I finally did get to make the cast iron version for Pedvale.
I would like to continue with this theme. There are a few possibilities. I have heard of obsidian boulders in Iceland, and I may try to get one. In the meantime, I am looking for a bread loaf size lump of glass to experiment with. I may just cut a slot in the stone or glass, and expoxy a lifting ring in place. The ring does not have to be cast, but could be cut from steel or titanium using a plasma cutter or a water jet.
I have found other artistic depictions of sekimori ishi. This one was done in ceramic in France.
Sekimori Ishi Modern was an exhibit in the Netherlands.
This is my sculpture for the Iron Stone Symposium and the 7th International Conference on Contemporary Cast Iron Art, completed in June, 2014. It is on permanent display at the Pedvale Open Air Art Museum in Pedvale, Talsu Novads, Latvia.
This is a design for Sekimori Ishi, to allow construction on-site at Pedvale. The sculpture consists of an unmodified granite boulder, about 4 feet tall, (1.2 meters) and 5 cast iron pieces which are bolted together. This will be permanently sited outdoors at Pedvale Open Air Museum. The proposed sculpture is an iron and granite representation of a sekimori-ishi, which is a feature of many Japanese gardens.. This sculpture was inspired by Nabuo Sekine and the Mono Ha movement. Mono Ha is a Japanese art movement related to Land Art, which encouraged the production of objects, usually of natural materials. If you grow up in Pittsburgh, cast iron is a natural material.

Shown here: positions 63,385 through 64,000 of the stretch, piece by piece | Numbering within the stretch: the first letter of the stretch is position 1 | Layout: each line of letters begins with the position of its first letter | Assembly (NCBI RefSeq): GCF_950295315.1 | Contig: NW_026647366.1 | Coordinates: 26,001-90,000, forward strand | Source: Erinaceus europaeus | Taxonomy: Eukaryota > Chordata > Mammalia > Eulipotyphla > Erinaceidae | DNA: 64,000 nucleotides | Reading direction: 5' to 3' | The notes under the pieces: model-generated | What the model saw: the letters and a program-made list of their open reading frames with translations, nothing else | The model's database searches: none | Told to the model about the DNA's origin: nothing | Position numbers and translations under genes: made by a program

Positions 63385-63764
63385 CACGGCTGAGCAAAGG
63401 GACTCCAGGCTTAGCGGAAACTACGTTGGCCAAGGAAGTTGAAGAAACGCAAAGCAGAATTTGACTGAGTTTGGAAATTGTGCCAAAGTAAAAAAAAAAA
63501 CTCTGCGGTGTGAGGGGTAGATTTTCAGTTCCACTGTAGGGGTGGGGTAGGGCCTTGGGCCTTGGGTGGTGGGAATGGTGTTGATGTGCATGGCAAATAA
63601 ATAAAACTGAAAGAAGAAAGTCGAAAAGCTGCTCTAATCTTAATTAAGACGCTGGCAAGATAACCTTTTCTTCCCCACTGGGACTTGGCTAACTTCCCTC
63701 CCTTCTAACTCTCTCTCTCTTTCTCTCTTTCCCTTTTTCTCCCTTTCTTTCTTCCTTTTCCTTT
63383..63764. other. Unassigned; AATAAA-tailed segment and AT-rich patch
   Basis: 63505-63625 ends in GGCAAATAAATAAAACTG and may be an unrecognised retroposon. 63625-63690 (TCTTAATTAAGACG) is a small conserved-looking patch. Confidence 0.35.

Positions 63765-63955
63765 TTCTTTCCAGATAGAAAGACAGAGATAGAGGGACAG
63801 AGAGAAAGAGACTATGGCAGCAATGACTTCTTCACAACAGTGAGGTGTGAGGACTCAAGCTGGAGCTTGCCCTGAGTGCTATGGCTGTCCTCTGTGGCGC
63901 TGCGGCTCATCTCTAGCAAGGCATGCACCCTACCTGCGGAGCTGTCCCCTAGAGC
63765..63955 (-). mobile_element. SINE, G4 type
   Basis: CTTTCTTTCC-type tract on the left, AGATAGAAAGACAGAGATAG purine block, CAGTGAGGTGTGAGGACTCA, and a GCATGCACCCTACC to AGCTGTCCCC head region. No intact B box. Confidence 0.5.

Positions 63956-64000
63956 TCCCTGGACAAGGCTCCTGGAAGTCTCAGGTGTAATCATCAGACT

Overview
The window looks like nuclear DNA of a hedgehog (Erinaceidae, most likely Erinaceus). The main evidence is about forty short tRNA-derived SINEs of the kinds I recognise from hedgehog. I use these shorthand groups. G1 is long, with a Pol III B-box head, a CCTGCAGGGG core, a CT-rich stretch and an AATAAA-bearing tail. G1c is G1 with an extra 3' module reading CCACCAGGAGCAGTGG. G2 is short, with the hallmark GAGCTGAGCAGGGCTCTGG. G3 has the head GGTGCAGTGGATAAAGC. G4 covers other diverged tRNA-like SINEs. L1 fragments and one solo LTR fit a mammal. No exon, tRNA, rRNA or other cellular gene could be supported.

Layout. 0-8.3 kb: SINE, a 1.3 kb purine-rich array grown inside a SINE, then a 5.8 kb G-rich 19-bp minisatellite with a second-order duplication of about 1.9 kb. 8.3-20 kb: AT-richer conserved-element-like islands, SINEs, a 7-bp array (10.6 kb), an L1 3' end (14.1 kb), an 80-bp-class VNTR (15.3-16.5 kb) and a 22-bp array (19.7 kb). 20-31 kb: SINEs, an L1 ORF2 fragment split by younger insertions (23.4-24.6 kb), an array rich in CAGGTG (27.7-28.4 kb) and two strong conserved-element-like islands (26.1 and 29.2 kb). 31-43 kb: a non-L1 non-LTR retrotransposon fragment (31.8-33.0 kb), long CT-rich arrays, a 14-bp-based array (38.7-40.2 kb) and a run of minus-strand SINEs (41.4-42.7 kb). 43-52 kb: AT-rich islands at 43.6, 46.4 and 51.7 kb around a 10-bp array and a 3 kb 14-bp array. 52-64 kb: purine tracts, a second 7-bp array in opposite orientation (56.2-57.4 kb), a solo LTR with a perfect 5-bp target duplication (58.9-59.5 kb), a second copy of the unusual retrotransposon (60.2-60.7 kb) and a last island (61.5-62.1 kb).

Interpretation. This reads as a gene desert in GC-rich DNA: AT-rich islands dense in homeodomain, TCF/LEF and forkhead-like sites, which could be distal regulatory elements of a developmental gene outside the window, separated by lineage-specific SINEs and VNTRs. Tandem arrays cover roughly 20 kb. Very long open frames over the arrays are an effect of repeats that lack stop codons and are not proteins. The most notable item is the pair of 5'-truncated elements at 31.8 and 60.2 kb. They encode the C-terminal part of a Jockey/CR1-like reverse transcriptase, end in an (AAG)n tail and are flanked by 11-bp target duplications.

The sculpture is based on the traditional sekimori ishi, as used in Japanese gardens. The term means “boundary guard stone”. As shown below, this is a small boulder, tied with garden twine, which forms a handle. Sometimes, this is a metaphorical warning to “stay on the right path”. At other times, it refers to a danger or unpleasantness along that branch of the path. It can also be a request for privacy. This is a polite request, that can be easily ignored by stepping over the stone or moving it.